Two schools of thoughts emerged Monday night from the first public hearing of the mayor’s proposed budget: Save new nurses and the librarians positions because they’re well needed. Or be very wary of a city budget that would spend all of the increased funds that the city is expecting from the state, which is about to slash $900 million from its own budget.
City residents got their first crack at weighing in on the proposed $525.3 million general fund budget during a public hearing of the Board of Alders Finance Committee at City Hall.
Mayor Harp’s proposal increases the budget by less than 3.5 percent, or a little over $17.4 million, while keeping the mill rate flat at 41.55 and anticipating almost no net revenue increase from the city’s Grand List.
But much of the budget increase hinges on receiving about $15.6 million in state aid, which has even city budget chief Joe Clerkin a little nervous.
Stephan Kobasa Monday night urged alders to protect proposed increases that would add an additional seven public health nurses specifically for increasing the number of nurses serving schools. He said his wife Anne Somsel, who was the director of public health nursing until her passing in August, pushed for years to increase the number of school nurses.
Kobasa said he testified at the hearing to “be her voice on this issue.”
“The years that Anne held the position [of director of public health nursing], having adequate nursing services for all the schools was one of her primary concerns,” he said. “She saw [having a school-based nurse] as a child’s right and not just a privilege. For her it wasn’t an abstract issue. She spent years in community nursing at the Fair Haven Clinic before she became the city director. She was devoted to that notion. It also was not abstract because she and I have two daughters that were educated in city schools.”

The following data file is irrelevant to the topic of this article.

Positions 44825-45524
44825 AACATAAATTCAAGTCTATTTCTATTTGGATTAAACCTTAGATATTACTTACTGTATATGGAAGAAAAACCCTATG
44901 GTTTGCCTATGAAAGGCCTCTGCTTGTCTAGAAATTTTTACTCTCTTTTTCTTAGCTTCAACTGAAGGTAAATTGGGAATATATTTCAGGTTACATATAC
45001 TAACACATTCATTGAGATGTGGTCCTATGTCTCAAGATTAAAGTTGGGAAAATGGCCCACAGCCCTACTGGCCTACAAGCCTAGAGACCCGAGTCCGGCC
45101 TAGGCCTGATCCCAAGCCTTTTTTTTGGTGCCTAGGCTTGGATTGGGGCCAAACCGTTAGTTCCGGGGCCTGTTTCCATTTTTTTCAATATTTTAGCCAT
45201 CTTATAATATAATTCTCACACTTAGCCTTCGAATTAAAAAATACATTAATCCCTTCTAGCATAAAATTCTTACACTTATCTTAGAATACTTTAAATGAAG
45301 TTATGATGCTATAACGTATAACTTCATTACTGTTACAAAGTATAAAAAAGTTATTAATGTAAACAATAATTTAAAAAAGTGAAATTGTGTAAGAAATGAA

Citizen budget watchdog Gary Doyens of Westville cautioned the alders to go through the budget with a fine-toothed comb and let no sacred cow be above sacrificing. He did put in a plug for more mechanics to help maintain police cars, and knocked the administration for allocating money for new rolling stock but not the people to take care of that stock. The proposed budget allocates $1 million for a master lease program that would benefit multiple city departments’ fleets of vehicles, including the police department’s.
“The fundamental responsibility of the Finance Committee and the Board of Alders is to have a fiscally sound, prudent, practical budget,” Doyens said. “This budget here spends every dime of projected increase — spends every dime of what the city administration thinks the expanded increase from the state will be, which if anybody follows the state budgeting, that’s highly suspect. This state is in deep, deep trouble. And one reason its in deep trouble is because of the programmatic spending that the state has signed up for year after year.”
Doyens didn’t put up too much of a fight over the addition of school based nurses, though he argued against the idea that children should have them by right. Proposed raises for school paraprofessionals were his line in the sand. Mayor Harp argues that paraprofessionals, who are mostly female and African-American, shouldn’t receive “slave wages”; their salaries start at $18,000 a year.